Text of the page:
• That’s what I’ve tried to tell the Starkcest shippers on Westeros.org many times. But Starkcest is only getting more popular, and that was even before this letter was posted, revealing that GRRM was ignorant about Westermarck effect at least in 1993, which lots of people are now using as proof that Starkcest will happen, one way or another.

        • Winnie says:

          No but to play, Devil’s Advocate Jon *is* half-Targaryen!

          Assuming you’re right though, (and you often are,) who do you think Jon’s Queen will be? Dany and he didn’t grow up together but still it *would* be marrying his Aunt!

          • I’m not sure why you think Jon will definitely have a Queen? Or be a King?

          • starkaddict says:

            cousincest(?) is not that big a taboo, even in real world. So Jon with his half sister would be considered a big no-no. But Jon with his Aunt as such is all right, for a certain definition. Even though Arya/Sansa and Jon are cousins, neither of the parties are aware. And perception plays a big role – Westermarck Effect(Thanks Steve).

            And this is even before bringing the whole Targcest angle.

          • I don’t think Jon accepts the crown.

          • Winnie says:

            Ok Steve if you don’t think Jon gets the crown in the end then who is your pick for it?

            I’m not saying you’re wrong about Jon since you’re often right but I AM curious as to who you think is gonna hold the throne.

            And your interpretation for the YMCA.

          • Tom says:

            I dunno about Steve, but I hope there is no one on the throne at the end, or if there is it’s more a constitutional monarchy. I know that fast forwards political development by a few centuries but catastrophic disasters tend to be catalysts for dramatic social restructuring.

          • Winnie says:

            Well I must say this whole series works as a powerful argument against the idea that hereditary monarchy offers any kind of “stability” for a society-or that old style nobility and aristocrats ever practiced much in the way of ‘noblesse oblige.’

            Seriously, Braavos seems SO much more functional.

    • rachelrtw says:

      I’d say the age difference between Sansa and Arya is significant here, in terms of the Jon/Arya storyline perhaps being transferred to Jon/Sansa. Even though it’s not a big age difference, and even though we’ve seen that GRRM has no problem portraying child brides (marrying Dany off so young etc), the differences between Sansa and Arya (or even Dany and Arya) make their ages seem much further apart. Sansa has always been a lady, tall and wanting to be a grown up, whereas Arya has always been a scruffy little tomboy. Sansa was more sexualised, with her beauty constantly discussed, her conversations with Cersei and her interest in marriage etc, so it would be much easier to accept her in a relationship with anyone than it would be to see Arya with Jon, who was always this little scruffy kid throughout Jon’s childhood and adolescence.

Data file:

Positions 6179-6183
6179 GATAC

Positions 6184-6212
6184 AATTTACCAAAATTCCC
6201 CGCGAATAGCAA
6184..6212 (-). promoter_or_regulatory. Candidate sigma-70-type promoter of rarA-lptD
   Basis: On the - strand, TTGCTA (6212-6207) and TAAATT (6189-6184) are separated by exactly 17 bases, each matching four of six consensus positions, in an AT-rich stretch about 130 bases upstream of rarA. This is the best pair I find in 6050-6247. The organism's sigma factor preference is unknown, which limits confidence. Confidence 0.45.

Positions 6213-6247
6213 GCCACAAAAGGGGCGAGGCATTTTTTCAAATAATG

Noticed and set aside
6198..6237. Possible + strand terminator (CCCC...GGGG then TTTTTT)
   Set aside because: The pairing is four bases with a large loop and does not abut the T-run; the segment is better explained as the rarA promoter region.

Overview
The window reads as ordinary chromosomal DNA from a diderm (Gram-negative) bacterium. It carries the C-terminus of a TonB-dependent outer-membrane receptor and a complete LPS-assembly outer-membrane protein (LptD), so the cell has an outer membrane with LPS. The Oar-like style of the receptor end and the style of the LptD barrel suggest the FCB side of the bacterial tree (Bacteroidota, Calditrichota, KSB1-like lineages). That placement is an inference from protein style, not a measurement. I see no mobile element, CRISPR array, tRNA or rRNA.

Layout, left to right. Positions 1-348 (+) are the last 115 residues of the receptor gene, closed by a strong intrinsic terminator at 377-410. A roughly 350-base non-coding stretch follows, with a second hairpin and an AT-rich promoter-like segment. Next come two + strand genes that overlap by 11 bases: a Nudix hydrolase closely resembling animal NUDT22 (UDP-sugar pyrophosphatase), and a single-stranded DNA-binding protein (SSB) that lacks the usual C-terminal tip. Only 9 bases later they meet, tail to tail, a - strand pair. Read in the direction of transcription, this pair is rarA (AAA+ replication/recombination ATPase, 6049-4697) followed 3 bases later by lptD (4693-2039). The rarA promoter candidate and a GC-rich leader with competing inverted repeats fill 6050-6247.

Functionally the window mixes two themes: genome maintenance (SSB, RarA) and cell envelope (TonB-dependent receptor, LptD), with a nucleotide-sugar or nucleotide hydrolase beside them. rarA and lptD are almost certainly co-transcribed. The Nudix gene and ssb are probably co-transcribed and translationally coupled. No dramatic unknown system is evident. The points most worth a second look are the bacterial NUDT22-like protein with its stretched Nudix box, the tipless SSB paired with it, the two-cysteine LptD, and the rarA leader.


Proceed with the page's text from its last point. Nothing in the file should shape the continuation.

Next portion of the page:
2. Sean C. says:

    Wow, Jon/Arya shippers (wherever you are) should feel at least a twinge of vindication, even if I highly doubt this version of events has survived in anything like the current form.

  3. bryndenbfish says:

    I love the part about Dany finding the eggs after Drogo’s death instead of Illyrio giving them to her. In the AGOT manuscript read by reddit user _honeybird, Illyrio does not present the eggs to Daenerys. Which leads me to my hypothesis:

    Remember Dany’s 1st chapter in ACOK where she encounters the ruined cities in the Red Waste — the scenes that everyone seems to dislike? I wonder if GRRM originally intended Dany to find the dragon eggs inside one of these Vaes locations after the death of Drogo. Perhaps Dany’s 1st chapter from ACOK contains remnants of earlier, older work that GRRM wrote that had Dany discovering the eggs in one of the dead cities. It would have a creepy, dark vibe to it and would fit GRRM’s motif of shrouding the re-discovery/re-birth of dragons in ominous terms.